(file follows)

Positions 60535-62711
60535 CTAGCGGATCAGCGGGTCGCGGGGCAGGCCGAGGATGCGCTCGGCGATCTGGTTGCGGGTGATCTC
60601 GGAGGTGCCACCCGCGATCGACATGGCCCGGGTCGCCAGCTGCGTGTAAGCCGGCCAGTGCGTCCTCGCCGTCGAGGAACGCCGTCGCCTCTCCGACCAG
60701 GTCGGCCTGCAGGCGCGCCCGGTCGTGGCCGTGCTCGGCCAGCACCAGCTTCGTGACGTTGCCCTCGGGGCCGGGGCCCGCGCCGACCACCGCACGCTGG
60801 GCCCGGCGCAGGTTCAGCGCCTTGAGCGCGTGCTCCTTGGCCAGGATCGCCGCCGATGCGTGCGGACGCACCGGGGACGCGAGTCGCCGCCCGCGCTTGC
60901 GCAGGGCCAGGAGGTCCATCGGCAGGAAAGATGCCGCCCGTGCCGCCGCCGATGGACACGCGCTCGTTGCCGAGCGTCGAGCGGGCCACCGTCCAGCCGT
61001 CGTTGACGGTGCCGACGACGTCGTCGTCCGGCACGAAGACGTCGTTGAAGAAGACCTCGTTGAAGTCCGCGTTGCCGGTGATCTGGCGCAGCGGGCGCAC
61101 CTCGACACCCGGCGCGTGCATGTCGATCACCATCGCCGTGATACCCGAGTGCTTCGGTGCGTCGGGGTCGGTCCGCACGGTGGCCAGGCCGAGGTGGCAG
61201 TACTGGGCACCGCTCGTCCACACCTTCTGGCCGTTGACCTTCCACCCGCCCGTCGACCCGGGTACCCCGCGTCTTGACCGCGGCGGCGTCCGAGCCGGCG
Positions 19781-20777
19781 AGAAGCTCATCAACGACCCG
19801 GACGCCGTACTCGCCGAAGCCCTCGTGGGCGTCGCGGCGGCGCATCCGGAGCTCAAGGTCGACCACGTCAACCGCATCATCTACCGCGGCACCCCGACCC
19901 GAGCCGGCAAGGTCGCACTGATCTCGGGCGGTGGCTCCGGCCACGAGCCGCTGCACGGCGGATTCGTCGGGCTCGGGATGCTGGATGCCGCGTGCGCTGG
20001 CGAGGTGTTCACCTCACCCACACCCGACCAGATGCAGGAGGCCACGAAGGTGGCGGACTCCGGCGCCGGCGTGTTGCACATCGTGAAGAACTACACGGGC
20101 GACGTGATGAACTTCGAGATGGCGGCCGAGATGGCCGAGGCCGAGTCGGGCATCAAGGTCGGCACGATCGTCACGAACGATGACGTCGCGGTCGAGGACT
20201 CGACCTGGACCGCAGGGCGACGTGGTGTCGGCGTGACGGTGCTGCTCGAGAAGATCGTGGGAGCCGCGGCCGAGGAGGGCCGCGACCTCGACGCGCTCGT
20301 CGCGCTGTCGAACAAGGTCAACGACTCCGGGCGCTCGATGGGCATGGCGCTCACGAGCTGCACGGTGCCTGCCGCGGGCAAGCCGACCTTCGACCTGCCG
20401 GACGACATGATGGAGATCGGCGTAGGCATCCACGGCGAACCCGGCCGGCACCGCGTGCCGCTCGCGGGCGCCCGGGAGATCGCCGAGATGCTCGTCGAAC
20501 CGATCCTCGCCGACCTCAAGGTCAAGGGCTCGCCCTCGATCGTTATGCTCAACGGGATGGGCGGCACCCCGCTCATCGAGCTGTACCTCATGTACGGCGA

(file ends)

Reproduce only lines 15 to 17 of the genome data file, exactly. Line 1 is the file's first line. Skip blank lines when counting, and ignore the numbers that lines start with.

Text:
20101 GACGTGATGAACTTCGAGATGGCGGCCGAGATGGCCGAGGCCGAGTCGGGCATCAAGGTCGGCACGATCGTCACGAACGATGACGTCGCGGTCGAGGACT
20201 CGACCTGGACCGCAGGGCGACGTGGTGTCGGCGTGACGGTGCTGCTCGAGAAGATCGTGGGAGCCGCGGCCGAGGAGGGCCGCGACCTCGACGCGCTCGT
20301 CGCGCTGTCGAACAAGGTCAACGACTCCGGGCGCTCGATGGGCATGGCGCTCACGAGCTGCACGGTGCCTGCCGCGGGCAAGCCGACCTTCGACCTGCCG